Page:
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Capsule Stage Reviews: The Drowsy Chaperone, The Little Dog Laughed, Three Bags Full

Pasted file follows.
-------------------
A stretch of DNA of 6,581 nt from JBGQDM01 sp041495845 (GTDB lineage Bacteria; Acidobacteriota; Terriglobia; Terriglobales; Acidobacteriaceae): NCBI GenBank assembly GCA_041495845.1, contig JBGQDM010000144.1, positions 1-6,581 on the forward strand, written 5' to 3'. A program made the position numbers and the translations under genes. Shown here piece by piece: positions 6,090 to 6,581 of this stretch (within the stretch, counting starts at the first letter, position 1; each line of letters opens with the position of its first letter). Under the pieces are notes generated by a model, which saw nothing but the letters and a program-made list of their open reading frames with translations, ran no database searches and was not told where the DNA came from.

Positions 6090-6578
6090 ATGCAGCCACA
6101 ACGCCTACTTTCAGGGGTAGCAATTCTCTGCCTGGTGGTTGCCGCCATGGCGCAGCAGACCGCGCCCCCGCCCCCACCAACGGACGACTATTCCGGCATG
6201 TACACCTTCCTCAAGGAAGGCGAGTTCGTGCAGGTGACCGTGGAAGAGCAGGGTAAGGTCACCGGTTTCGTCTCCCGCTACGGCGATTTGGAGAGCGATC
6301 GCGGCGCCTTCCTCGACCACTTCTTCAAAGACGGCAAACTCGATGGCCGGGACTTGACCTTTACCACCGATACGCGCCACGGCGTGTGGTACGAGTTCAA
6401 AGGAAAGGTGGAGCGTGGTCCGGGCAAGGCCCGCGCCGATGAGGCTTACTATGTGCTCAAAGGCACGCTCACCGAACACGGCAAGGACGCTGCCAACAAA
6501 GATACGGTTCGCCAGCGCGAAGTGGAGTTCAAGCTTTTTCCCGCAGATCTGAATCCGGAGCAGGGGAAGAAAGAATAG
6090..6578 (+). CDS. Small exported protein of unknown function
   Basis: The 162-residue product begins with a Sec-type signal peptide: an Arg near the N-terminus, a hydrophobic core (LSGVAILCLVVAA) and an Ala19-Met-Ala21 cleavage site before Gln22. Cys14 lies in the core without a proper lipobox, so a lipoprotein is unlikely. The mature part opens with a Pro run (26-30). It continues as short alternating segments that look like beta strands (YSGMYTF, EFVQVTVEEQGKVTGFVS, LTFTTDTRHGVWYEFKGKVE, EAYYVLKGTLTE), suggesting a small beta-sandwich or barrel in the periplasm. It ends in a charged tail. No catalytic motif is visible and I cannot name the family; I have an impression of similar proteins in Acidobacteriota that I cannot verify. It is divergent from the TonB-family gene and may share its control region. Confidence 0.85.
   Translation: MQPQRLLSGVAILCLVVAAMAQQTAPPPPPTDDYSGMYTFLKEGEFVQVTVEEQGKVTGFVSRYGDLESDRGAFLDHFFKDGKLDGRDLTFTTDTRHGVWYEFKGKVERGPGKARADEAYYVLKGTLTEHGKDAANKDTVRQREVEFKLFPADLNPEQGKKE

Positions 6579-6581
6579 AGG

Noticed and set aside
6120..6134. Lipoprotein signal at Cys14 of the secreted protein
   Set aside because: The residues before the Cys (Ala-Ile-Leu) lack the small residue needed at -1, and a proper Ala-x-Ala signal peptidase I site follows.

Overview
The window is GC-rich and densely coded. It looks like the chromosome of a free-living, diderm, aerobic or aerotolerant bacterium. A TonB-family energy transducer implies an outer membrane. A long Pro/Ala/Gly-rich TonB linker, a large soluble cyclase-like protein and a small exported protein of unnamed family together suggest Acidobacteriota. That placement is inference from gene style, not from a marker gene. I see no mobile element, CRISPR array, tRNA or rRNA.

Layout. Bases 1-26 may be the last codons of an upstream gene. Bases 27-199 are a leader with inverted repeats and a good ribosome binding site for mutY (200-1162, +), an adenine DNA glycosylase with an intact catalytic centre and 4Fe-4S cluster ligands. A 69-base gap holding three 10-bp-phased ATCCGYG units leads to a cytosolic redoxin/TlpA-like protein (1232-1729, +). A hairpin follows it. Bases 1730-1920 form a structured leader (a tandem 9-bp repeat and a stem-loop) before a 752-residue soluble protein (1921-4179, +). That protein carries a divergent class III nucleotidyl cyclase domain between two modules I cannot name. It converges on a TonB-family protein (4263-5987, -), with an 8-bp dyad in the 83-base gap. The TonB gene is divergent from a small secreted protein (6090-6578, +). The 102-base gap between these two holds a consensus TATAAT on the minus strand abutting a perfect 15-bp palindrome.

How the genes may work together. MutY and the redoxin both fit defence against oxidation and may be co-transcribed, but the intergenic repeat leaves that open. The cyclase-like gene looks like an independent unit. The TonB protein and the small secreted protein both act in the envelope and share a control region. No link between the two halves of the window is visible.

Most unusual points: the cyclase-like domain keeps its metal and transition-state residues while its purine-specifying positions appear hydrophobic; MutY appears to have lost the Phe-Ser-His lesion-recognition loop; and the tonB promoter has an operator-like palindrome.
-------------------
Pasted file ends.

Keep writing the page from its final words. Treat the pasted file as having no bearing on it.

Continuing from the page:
The Drowsy Chaperone I don't think there's been another musical comedy in the last decade that's as inventive, melodious and witty as this multiple Tony Award winner from 2006. Masquerade Theatre's rousing production knocks it out of the park. The show is a grand spoof of silly '20s musicals, the type that Rodgers and Hammerstein would rebel against and turn all serious and grown-up. These shows were mainstays on Broadway (and in Hollywood), with their inane plots, musical numbers for no reason and the sheer joy the actors conveyed at putting on a show. The product was inconsequential, something that you might accurately say had no redeeming social value whatsoever, except to entertain. With music and lyrics by Lisa Lambert and Greg Morrison, and book by Bob Martin and Don McKellar, Chaperone is the perfect deconstruction of a Broadway show, a heartfelt and glorious homage, dripping with irony, to the power of musicals to "take us away...and disappear for a while." It's an utterly infectious piece of joy from beginning to end. The show queen narrator, the Man in Chair (Luther Chakurian), leads us into his special world of musical theater by playing — on his record player! — one of his favorite shows, Gable and Stein's The Drowsy Chaperone from 1928. Remember? Suddenly, his drab little apartment comes alive as the show takes over, and he comments wryly on the behind-the-scenes minutiae and the legendary, mostly forgotten, performers who were in it. There's the Broadway star torn between fame and marriage (Laura Gray in a truly starmaking performance), her perky husband-to-be (Michael J. Ross), producer Feldzieg (Evan Tessier) and girlfriend Kitty (Libby Evans), two song-and-dance gangsters (Brad Scarborough and Kendrick Mitchell), a Latin lothario (Luke Wrobel, in hilarious scene-stealing mode), Trix the aviatrix (Allison Sumrall), best man George (Adam Delka), ditsy matron and exasperated butler (Rebekah Dahl and Eric Edwards), and last, but certainly not least, the drowsy chaperone (Kristina Sullivan, in spirited dead-pan as she lurches through Prohibition with highball permanently attached to her hand). Broad and way over the top, the show is grand testament to why musicals have such a hold on our psyche. When a show's this good — thank you, director Phillip Duggins and your superb team — it haunts and never lets go. Through November 27. Zilkha Hall, Hobby Center for the Performing Arts, 800 Bagby. 713-868-9696. — DLG